Here's another citation, a conversation about hollows between myself, Knight_of_Mirrah and Skarekrow13
"The Rotted Greenwood is a great, hollow, animated tree. This means it's at least like the Bed of Chaos.
The Bed of Chaos is a living tree that's hollow and contains a demon.
It is of course related to fire.
Swamps and blight tend to be related to pyromancers.
Pyromancers live in swamps, pyromancy produces poison spells (hexes do that too, but w/e)
The Rotted Greenwood attacks by dropping poisonous fruit.
This certainly resembles the strange growths in the Farron swamp, though those don't drop.
The Great Hollow is found in Blighttown, in the swamp of the heretical pyromancers.
All kinds of "Great" trees or roots can be found in the Demon Ruins and Lost Izalith.
Warmth, gained from the Mound Makers is a pyromancy.
Hedrick wears "Sunset" armor.
One one hand this could refer to the night or the eclipse.
On the other hand this could refer the "the Sun traveling through the underworld" = night.
This is an important myth in Aztec mythology and Egyptian mythology.
It creates the image of "fire" in the "underworld" of the "dead".
If not for the purpose of making pyres, the mounds could form a seedbed for Greatwoods.
Knight_of_Mirrah wrote:While we're all giving our take on the mound makers, I may as well give my own opinion."I believe the Shackles of the Gods refer to the curse of the undead."
The important thing to remember is that they're referred to as Mad Phantoms. Hodrick himself says something to the effect of "If you feel your sanity slipping, etch this on your heart." He repeatedly talks about hollows and madness, and I think this is what the whole covenant is about. I believe the Shackles of the Gods refer to the curse of the undead. Aldia refers to the curse as such a few times through SOTFS. Throughout Dark Souls 2, we're told that the only way to stop hollowing is to claim the throne and link the fire. In this sense, we're shackled because we're a slave to the desires of the Gods. Either link the fire or lose your mind. It seems the Mound Makers believe, probably more out of desperation than anything else, that the shackles they claim can somehow stave off hollowing. This, to me, explains why Mad Phantoms can attack literally anyone. Lucatiel tells us, as the curse begins to consume her mind, that if she could save herself by killing you, she would, and what do you get from Pickle-Pee for a Vertebra Shackle? Lucatiel's mask. Why they believe this, I'm not sure. Could have something to do with them being crazy.
I'm not 100% sure on this, but it suits my head canon just fine as I see enough evidence to support it.
I can offer some enlightenment here."Ahh…
If you wish, I shall grant the art of Lifedrain,
the legendary power of the Dark Lord.
It can preserve your humanity while Undead,
and cast off the shackles placed upon your brethren." - Darkstalker Kaathe
It's more straightforward than you think.
Lifedrain will completely drain the victim of "Souls".
Without Souls there is nothing to hold back the wild humanity within.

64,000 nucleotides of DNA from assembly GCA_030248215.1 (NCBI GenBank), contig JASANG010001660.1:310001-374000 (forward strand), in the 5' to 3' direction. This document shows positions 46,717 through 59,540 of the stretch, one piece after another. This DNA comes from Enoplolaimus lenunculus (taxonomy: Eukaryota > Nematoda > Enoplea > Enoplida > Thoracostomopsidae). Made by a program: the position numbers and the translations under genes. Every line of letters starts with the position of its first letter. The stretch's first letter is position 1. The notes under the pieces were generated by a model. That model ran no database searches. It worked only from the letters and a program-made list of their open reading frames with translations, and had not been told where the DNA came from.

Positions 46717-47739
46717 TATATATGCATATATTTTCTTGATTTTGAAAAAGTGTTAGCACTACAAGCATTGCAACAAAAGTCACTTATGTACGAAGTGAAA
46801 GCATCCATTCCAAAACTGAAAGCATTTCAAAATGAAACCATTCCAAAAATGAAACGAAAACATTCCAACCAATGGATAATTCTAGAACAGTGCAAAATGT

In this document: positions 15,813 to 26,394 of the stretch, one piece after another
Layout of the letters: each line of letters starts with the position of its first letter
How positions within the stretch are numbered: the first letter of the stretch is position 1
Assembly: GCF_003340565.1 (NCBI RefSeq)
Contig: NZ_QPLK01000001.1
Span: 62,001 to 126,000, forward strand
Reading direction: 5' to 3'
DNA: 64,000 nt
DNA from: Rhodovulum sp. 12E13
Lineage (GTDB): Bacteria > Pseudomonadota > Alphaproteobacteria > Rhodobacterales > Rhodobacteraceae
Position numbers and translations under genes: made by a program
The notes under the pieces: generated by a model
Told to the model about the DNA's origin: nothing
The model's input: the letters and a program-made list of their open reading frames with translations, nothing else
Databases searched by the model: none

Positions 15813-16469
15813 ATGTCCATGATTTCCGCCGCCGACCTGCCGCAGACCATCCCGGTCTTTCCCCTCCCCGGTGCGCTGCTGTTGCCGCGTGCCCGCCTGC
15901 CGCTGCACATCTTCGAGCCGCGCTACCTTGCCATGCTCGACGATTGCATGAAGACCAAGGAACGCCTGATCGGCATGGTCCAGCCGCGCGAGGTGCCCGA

The victim will become ravenous, unshackled, this is in a sense a liberation.
You say that they claim shackles to stave off madness, but this is not the case.
They actually worship "Hollowness", with each shackle their "family" grows because there are then more Hollows.
Perhaps they just want to be insane, kind of like Navlaan in his alter ego.
Perhaps, like the Curse-Rotted Greenwood they want to be "incubators" for something big and dark.
While that does hold up, to a degree, there are a few problems with it. You have made me alter my idea slightly though.
Firstly, Kaathe is a very unreliable source. Not only that, he's opposed to the linking of the flame. For him to cast off the shackles placed upon the undead would be simply to stop them from being forced to do just that. I don't think anyone would really consider a hollow free in any sense.
Secondly, the language used by Hodrick doesn't sound favourable towards the idea of shattering the shackles. Quite the opposite. First, he warns us that the shackles are fragile. Then he tells us that should we feel our sanity slipping, we could join the mound makers. He offers us the use of the Pit of Hollows to pile up our victims "for that will form your anchor" The vertebra shackle is just that. Another shackle to either bind us to the Gods, or this new family we're creating.
I don't think Hodrick believes this will work forever, or maybe he doesn't believe it will work at all, because he does say that someday we'll all be mad, and goes on to say that when that day comes the victims will be your family. Perhaps it's really just about comfort when that day comes. The description of Warmth, a Mound Maker pyromancy states "They feared separation from the Gods, and sought a familial bond, perhaps leading to the creation of this flame of harmony."
Again, to go back to the example of Lucatiel, she feared the loss of herself. It could be about just not being alone in madness. The Mound Makers seem to be a covenant that's terrified of whatever they believe awaits them.
I can elaborate.